In the two years I’ve spent grieving the end of my marriage, some folks just haven’t known what to say to me.
Since I’ve also been that person who doesn’t know what to say when, for example, someone endures a divorce, or loses a loved one, or receives a diagnosis, or suffers from depression—I understand. A few years ago, when I lost someone in my extended family to divorce, I was absolutely tongue-tied. Should I say I was sorry, like if she had the flu? Should I tell her I missed not seeing her anymore? Was it tacky to do it via email? I had no idea. And yet I’m now painfully aware that these silences, even the most innocent lapses, do communicate something, even without ever intending to do so.
These silent voices have actively communicated, to me, absence.
Friends fear saying the wrong thing. Relatives may be mired in their own grief. Colleagues feel speechless. I get it. Certainly there are approaches and trite aphorisms to avoid, and I’m not suggesting that only the most eloquent Hallmark words will do.
I am suggesting that, whether you or I (friends, family, church members) feel particularly equipped for it, the job description for caring for someone who’s suffering—the secret to loving well—is to show up.
I don’t mean that you arrive unannounced at the home of the exhausted grieving mother who’s just stood for hours at the funeral home making awful small talk. I mean that you communicate—maybe in person but possibly with a card, letter, email, trained magical owl—anything that allows you to say that you’re aware your friend is suffering and you care. As I’ve listened to friends and acquaintances who’ve suffered all manner of grief, the words that consistently mean the most communicate one of two things: I am with you and I am for you.
I’m with You
One friend who gave birth to her son prematurely shared with me that what she most wanted in her darkest moment was for God to reassure her, It will be okay. Instead, she sensed God saying, I am here. That is the promise we hear through Isaiah’s words to a suffering people. We’re assured of God’s presence in life’s storms. And we bear God’s steadfast loving presence to others in pain when we represent God’s physical nearness to those who suffer simply by choosing to be with them.
A dozen years ago, while chatting with my friend, Julia, who’d lost her husband many years earlier, Julia shared with me the words that had meant the most to her during her darkest days. She said she’d received a notecard in the mail from dear friends that read, “We loved him, too.” Those four words convinced Julia that she wasn’t alone.
Recognizing how deeply these simple words had ministered to Julia, I began to ask other friends which words had reminded them that they weren’t alone in their suffering. Those who’d grieved were generous to share the words that had meant the most:
“Can you come over for dinner?”
“I know you are still sad about the loss, and I am sad about it, too.”
“I’m coming over to visit you. We don’t have to talk. You can cry and groan and wail all you need. I will be your witness.”
“I don’t understand what you’re going through, but I’m not leaving until you tell me to.”
“I will not forget.”
Sometimes being with someone can mean that you don’t have to use words at all. One grieving woman felt a friend’s supportive presence through tears, explaining that her friend “didn’t say anything. She just cried.” And another, who lives on the West Coast, mentioned the unexpected gift of a long-distance friend showing up at a memorial service. When asked what brought her the most comfort she offered, “My friend Susan, who just showed up in the doorway of the church the morning of the funeral. Unannounced. From Boston. Just to be there. No words necessary.”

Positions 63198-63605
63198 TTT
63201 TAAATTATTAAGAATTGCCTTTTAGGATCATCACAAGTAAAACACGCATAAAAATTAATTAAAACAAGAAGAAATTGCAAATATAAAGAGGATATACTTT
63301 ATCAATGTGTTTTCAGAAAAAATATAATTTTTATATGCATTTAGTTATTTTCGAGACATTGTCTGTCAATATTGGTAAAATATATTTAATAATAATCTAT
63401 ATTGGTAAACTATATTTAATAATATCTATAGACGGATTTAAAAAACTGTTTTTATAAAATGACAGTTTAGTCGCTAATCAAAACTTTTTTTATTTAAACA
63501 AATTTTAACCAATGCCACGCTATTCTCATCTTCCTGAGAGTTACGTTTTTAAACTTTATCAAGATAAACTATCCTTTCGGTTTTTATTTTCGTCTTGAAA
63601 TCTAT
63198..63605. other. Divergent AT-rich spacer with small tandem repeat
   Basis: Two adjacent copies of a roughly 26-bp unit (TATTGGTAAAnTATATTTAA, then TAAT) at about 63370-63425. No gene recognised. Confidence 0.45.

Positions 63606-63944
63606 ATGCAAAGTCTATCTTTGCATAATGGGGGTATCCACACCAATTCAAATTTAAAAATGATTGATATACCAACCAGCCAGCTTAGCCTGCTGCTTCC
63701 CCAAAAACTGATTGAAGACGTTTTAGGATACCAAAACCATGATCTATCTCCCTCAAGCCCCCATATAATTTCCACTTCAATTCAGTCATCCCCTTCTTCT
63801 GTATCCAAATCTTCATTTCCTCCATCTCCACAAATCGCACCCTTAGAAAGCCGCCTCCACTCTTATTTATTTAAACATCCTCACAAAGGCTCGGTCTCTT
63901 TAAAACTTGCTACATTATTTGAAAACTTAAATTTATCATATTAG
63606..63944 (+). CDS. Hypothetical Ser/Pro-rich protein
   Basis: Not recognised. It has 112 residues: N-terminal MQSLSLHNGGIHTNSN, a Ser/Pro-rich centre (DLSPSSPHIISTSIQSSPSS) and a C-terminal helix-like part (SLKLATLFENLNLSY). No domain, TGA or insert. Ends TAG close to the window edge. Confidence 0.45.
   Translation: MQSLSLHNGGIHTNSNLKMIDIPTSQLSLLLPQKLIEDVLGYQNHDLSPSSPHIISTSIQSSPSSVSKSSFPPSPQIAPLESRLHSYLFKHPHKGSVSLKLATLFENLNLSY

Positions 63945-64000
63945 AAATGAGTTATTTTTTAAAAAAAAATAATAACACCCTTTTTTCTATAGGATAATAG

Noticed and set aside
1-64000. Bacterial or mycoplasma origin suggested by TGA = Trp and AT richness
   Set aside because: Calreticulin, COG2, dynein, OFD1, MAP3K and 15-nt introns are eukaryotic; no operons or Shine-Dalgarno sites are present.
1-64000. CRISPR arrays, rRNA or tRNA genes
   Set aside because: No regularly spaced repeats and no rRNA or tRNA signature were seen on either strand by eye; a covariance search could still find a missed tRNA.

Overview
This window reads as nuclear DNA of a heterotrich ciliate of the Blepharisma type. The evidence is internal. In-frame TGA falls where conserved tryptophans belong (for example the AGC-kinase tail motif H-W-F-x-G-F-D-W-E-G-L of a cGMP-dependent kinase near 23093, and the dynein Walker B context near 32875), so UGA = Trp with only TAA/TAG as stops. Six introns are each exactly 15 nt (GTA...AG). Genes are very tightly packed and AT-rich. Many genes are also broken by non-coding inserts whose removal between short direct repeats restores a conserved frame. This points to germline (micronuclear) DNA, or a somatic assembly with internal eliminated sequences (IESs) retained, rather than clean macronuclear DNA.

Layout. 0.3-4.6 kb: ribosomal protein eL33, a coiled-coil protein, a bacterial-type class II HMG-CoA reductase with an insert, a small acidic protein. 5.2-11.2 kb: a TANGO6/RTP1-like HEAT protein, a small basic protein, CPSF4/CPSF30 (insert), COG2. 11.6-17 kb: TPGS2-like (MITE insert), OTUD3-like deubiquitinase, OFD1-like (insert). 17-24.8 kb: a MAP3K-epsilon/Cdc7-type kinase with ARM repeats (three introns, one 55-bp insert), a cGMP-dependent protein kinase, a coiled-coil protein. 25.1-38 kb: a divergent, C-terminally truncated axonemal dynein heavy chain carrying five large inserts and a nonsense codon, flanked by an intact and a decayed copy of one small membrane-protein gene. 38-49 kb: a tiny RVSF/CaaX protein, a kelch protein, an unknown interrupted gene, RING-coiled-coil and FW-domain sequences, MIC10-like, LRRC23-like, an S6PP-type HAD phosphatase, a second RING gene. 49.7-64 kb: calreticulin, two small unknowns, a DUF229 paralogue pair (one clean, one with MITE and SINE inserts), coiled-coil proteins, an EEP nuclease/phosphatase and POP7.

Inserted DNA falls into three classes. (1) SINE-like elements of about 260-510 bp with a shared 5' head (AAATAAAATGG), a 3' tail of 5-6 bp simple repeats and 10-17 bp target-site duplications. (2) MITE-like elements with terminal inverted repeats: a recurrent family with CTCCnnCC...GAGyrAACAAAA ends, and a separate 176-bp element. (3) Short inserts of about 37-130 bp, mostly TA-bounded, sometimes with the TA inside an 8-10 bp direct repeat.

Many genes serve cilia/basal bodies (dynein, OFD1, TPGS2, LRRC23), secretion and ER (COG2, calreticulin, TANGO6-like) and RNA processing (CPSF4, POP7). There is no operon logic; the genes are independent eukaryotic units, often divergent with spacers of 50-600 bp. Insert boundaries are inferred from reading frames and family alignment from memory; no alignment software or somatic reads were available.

There are two very different forms of silence. Never acknowledging another’s grief actively communicates absence. But being physically present, sometimes without uttering a word, can minister gracious loving presence.
Several friends who’ve lost a loved one described for me how much it meant when others shared with them a memory of the person they’d lost. One woman told me, “I received a note that was just a simple memory. That someone else had a fond memory of my mom—that really helped. I remember it nine years later.”
Another shared, “Dad’s students covered his office door with butcher paper and wrote all over it. At this secular school, almost every student mentioned how Dad had showed them God.” Sharing a memory lets those suffering know that, in the most personal way, you are with them.
I’m for You
Others who have suffered experienced relief when friends communicated that they were for them.
“We are giving you money for plane tickets.”
“How are you today? How can I help you today?”
“I know there is nothing I can say to fix it. But I can make a casserole. It won't make anything better, but at least you won't have to cook tonight."
Yes, yes, baking a casserole can seem a bit cliché. And yet, it can be a tangible reminder to a sister or brother who’s hurting that someone else is interested in meeting a basic human need. “Frankly, I think the casseroles are a helpful vehicle,” one woman shared with me. “It is hard to think of eating—so even more difficult to think about cooking—when you are breathless and your brain is mush. But the benefit for the giver is that the casseroles get you to the front porch, give you face time, and open the opportunity to hug and cry with the heartbroken one.”
And there it is. Putting flesh on the promise of God’s steadfast faithfulness depends on getting to the front porch. Picking up the phone. Writing a real, old-fashioned letter. Whispering a gentle acknowledgement at work.
I think it’s safe to say that those who are suffering aren’t expecting you to deliver eloquent words. But they are hoping that you show up.
Show up. Say something. Even something stupid. What matters the most is that you’re there with them, and that you’re there for them.